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Widowed dad's tribute is his family

June 14, 2008|SANDY BANKS

In the waiting room at Our House bereavement center, you can tell which of the little girls has lost a mother. Her pants and shirts don't quite match, and her tousled hair could use a brush.

And you can spot the dad adjusting to life without Mom by the casual way he pulls a diaper from his pocket and deftly fastens it on a wriggling toddler.

I'm not allowed to interview families waiting for the children's grief group to begin. But I don't have to. I know the drill. I was a newly widowed mother once, when my now nearly grown daughters were 8, 5 and 3.

On Thursday, the group's art project was construction-paper ties, Father's Day tributes to missing fathers: "I wish you were still here to take me fishing. I hope you're having fun in heaven."

Or, for men like Lee Tsoumpelis -- now mother and father to his four kids -- something more like this:

"You make the best grilled cheese. Thanks for being a good dad."

I heard about Lee from the folks at Our House. His children -- Maxx, 13; Isabella, 10; Logan, 9; and Zane, 8 -- have been attending groups since their mother's sudden death two years ago.

"Without those people outreaching to me," Lee said, "I don't know what we would have done."

Lee and his ex-wife, Debi, had been divorced for years; they shared custody of the kids.

"She was an awesome mom," he told me. "Sometimes we still can't believe she's not here." When she died, Lee gave up his bachelor digs and moved back into their rented house on a quiet Venice street.

I had an easy time finding the Tsoumpelis home. It was the one with the front door propped open, the half-finished landscape project, the crowd of kids huddled in the bed of Lee's pickup, studying a captured lizard.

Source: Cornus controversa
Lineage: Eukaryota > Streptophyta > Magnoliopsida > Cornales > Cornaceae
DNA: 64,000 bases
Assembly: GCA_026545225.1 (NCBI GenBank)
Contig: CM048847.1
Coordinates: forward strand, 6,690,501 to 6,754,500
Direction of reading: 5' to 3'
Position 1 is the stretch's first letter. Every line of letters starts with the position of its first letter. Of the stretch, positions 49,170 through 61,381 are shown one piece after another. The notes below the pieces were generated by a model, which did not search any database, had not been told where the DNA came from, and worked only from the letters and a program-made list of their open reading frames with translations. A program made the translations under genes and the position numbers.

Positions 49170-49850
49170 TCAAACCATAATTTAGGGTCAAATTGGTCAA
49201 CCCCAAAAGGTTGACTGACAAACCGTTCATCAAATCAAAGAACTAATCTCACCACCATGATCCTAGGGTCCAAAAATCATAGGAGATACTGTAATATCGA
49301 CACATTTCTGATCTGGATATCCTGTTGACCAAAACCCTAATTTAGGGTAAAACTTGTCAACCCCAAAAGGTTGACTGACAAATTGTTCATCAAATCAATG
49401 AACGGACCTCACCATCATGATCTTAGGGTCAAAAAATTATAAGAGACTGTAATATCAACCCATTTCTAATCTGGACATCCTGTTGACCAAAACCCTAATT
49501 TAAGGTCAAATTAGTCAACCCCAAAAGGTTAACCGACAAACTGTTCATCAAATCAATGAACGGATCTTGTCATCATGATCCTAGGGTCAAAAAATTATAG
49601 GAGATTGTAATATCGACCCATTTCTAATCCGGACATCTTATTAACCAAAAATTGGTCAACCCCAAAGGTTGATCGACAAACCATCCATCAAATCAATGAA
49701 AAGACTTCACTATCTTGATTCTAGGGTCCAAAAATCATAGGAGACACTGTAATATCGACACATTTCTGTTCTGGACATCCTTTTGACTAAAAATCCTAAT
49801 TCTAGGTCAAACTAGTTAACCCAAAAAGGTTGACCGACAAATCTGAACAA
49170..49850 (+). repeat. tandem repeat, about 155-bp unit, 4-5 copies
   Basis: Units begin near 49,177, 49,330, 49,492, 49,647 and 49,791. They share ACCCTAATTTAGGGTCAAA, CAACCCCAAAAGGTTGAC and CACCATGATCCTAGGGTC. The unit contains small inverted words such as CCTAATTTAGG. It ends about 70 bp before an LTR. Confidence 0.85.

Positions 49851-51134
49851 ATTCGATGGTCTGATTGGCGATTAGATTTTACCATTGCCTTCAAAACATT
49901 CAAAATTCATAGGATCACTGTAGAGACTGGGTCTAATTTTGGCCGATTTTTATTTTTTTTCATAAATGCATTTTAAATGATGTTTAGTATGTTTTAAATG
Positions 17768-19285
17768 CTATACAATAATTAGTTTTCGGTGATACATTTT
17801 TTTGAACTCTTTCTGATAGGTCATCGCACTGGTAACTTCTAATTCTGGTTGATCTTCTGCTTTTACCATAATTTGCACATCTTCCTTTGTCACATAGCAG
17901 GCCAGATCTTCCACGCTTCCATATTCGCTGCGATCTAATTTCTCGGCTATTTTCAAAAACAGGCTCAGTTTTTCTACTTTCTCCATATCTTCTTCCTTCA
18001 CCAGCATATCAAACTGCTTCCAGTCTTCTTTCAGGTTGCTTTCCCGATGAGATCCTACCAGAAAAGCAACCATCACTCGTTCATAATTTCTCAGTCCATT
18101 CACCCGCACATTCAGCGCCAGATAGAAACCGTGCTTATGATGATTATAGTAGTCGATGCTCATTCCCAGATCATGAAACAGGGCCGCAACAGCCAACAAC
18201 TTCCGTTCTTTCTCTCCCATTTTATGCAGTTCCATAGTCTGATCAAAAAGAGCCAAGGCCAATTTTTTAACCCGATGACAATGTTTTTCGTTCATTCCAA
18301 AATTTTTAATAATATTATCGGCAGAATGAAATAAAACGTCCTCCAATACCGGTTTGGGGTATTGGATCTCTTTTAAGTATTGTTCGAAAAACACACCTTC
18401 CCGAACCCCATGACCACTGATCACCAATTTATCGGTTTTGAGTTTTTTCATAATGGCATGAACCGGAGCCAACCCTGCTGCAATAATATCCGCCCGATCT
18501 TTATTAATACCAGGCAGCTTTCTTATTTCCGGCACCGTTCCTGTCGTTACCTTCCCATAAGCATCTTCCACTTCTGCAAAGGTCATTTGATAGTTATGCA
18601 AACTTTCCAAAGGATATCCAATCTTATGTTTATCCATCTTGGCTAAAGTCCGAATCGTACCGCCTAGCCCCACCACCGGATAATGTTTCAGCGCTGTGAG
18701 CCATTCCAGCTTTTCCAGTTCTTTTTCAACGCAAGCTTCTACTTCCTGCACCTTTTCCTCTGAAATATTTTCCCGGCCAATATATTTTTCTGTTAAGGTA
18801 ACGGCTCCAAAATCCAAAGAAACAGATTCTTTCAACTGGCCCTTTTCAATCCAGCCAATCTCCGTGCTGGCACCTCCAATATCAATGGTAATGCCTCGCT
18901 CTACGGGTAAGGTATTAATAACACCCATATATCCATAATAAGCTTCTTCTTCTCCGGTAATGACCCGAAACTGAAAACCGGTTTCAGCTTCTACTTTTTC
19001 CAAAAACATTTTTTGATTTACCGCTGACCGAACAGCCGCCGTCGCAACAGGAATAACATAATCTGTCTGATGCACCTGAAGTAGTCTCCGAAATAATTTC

I could smell dinner when I walked inside: hamburgers on the grill, a saucepan of curried rice ("frozen, Trader Joe's. You can't beat it," Lee said), grilled cheese sandwiches on the stove, and a vat of Tater Tots in a deep fryer on top of the washing machine.

To a mother of girls, the testosterone was dizzying. Sneakers and skates were piled in corners. Lizards and a tortoise were in dining room aquariums. The garage held a punching bag and workout equipment.

The only sign of Isabella I could see was a collection of ceramic angels on a bedroom dresser -- part of her mother's legacy.

But it also felt comfortably familiar, nostalgic even. Dinner was served on paper plates, the kids' beds weren't made, the dining room table was scattered with school papers. In my house, there were always Barbies under foot; here it was PlayStation controllers and action figures.

And though I hadn't planned to stay, the energy in the house captivated me. It was messy and loud -- and full of love -- with the sort of natural hospitality that made it easy for one hour to stretch into three.

It's hard to put a happy face on mother loss. The first six months after her mother died, Isabella woke up crying every night. The boys were sullen and sometimes fought with each other.

Lee sleepwalked through his days, and sometimes still does. He sneaks in visits to the gym at 3 a.m., then catnaps in the waiting room during Our House sessions. The boys are trying to teach him to play video games, but he can't make it through one round of Halo without snoring.

When the kids work his nerves, he retreats to his leather shop in the garage. There, while he works on bicycle seat covers for the boys, he thinks about how far they've come. And how much helped they've gotten from "angels."

The landlord hasn't raised his rent in years, so he can afford his home on a construction foreman's salary. The woman who babysat the kids when they were small still stops by to visit every week. And someone -- he doesn't know who -- sends him an encouraging card and gift on every holiday.

This Father's Day it was a $100 gift card. "It was great, because I had a truck full of kids and no money," he said, "so I stopped at the gas station and used it to buy sodas."

He thinks back on friends who used to shake their heads and ask, "How do you do it?"

"How do you not?" he wonders.

I laugh. I have a similar memory, a decade old. I also know the pain Lee and his children have yet to face -- the birthdays and graduations and the lonely Mother's Days.

He's lucky in ways he can't appreciate, as he tickles Zane's feet or becomes a hero for catching a lizard.

For now, he does not have to worry about tattoos or teen drivers or college tuition.

And, he's got the best grilled cheese around.


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